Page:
"I think the family court is a unique place where it's not about winning or losing but it's about truly trying to intervene to help the families with issues preventing them from safely parenting," she said. "Everyone's really focused on the child."

Some of the issues she has seen playing out in family court include homelessness, criminality, domestic abuse and substance use disorder. She said the work takes a lot of services and people; children have attorneys, families have attorneys and the state prosecutors traditionally work with the Vermont Department of Children and Families, with judges making decisions on contested hearings and cases.

"I absolutely love the work," she said. "I will truly miss it but I'm looking forward to this different perspective of not being an advocate but helping to make decisions and hopefully making decisions that are sound, follow the law, take into account the facts and are helping people."

McDonald-Cady received the Vermont Justice for Children Task Force award for Exemplary Child Protection and Juvenile Justice Work in 2012. She joined the task force in 2016.

Previously, McDonald-Cady was an associate at the local Fisher & Fisher law firm for seven years. She practiced in the areas of real property, civil litigation, and probate and municipal law.

McDonald-Cady graduated from Binghamton University and received her doctorate from Vermont Law School. She grew up in Long Island but discovered an appreciation for Vermont in law school. She said she has been glad to be able to live here and practice law.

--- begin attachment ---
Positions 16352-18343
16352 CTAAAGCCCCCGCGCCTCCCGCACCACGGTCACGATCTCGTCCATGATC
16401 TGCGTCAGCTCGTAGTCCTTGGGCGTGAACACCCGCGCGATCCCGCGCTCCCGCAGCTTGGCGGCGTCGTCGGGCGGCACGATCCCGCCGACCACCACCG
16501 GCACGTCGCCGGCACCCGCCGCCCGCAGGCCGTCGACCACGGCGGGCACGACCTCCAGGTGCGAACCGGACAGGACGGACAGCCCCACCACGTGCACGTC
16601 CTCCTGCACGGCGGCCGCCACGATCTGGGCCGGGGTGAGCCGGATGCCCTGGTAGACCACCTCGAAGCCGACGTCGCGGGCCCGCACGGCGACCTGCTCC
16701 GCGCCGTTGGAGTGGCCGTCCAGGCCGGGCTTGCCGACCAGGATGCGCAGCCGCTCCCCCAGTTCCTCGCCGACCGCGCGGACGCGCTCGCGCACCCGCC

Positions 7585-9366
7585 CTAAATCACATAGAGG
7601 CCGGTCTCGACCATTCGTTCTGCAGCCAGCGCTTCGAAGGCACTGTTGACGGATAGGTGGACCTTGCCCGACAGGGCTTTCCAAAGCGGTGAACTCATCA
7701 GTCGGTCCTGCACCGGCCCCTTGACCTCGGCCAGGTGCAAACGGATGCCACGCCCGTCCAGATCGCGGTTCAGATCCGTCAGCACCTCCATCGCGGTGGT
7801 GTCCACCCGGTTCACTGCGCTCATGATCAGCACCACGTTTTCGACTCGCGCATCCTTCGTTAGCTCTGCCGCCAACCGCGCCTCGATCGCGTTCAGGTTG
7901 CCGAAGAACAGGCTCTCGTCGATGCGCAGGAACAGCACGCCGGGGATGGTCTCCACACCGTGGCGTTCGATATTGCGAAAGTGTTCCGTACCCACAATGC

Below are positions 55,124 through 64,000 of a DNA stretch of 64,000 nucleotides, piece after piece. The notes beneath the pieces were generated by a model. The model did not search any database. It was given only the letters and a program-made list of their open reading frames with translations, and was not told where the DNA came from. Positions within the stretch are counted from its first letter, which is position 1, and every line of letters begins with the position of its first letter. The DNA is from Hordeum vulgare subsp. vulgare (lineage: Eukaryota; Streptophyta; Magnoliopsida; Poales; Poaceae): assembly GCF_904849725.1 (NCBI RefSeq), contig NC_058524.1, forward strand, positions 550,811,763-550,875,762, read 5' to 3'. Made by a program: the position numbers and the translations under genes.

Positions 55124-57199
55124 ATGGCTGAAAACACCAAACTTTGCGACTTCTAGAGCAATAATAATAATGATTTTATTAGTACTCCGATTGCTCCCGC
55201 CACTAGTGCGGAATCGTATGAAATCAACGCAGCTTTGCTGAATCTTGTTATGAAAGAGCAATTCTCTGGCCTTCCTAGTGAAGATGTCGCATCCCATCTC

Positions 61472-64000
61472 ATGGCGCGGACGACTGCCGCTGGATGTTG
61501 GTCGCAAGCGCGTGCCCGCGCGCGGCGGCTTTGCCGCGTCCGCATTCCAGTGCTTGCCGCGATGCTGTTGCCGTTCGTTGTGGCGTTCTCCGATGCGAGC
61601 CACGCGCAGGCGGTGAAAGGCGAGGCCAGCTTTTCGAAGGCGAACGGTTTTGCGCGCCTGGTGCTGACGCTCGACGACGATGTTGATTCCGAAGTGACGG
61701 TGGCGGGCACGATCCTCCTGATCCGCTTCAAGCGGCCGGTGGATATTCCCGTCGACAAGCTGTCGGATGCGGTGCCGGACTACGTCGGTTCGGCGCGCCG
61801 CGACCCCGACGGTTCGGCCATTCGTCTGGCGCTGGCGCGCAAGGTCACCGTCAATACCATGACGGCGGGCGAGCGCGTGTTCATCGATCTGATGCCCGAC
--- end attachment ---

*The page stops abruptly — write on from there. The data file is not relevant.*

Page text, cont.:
McDonald-Cady also served as a school board member for the River Valleys Unified School District, which governs Dover and Wardsboro elementary schools. Before the districts merged, she had been on the Dover School Board.

"I've really enjoyed that," she said. "That's been a total different area, learning about school boards and public meetings. That's an area I haven't had experience in."

McDonald-Cady said she has learned from experienced board members such as Rich Werner, Rick Thorpe, and Laura Sibilia.

The River Valleys board will be filling her vacancy. McDonald-Cady said she would not be able to dedicate the focus needed to the board and judicial conduct canons say judges should be focused on being judges.

McDonald-Cady said she is "very grateful to Gov. Scott to give me this opportunity."

"Public safety is a top responsibility of any government, and the judicial branch has an important role," Scott said in the press release. "Lisa and Kerry both have a record of sound legal judgement to ensure justice, which protects the vulnerable and upholds public safety."

McDonald-Cady said she will miss the Windham County State Attorney's Office. She described her former coworkers as "dedicated professionals," doing their best each day despite the work being depressing sometimes, "quietly bringing justice to the county."

"We will miss Kerry both personally and professionally at the State's Attorney's Office, but she will be a great addition to the Vermont bench," said State's Attorney Tracy Shriver in an email.

Deputy State's Attorney Grady VerPlanck will take over for McDonald-Cady in family court.

Reach staff writer Chris Mays at cmays@reformer.com, at @CMaysBR on Twitter and 802-254-2311, ext. 273.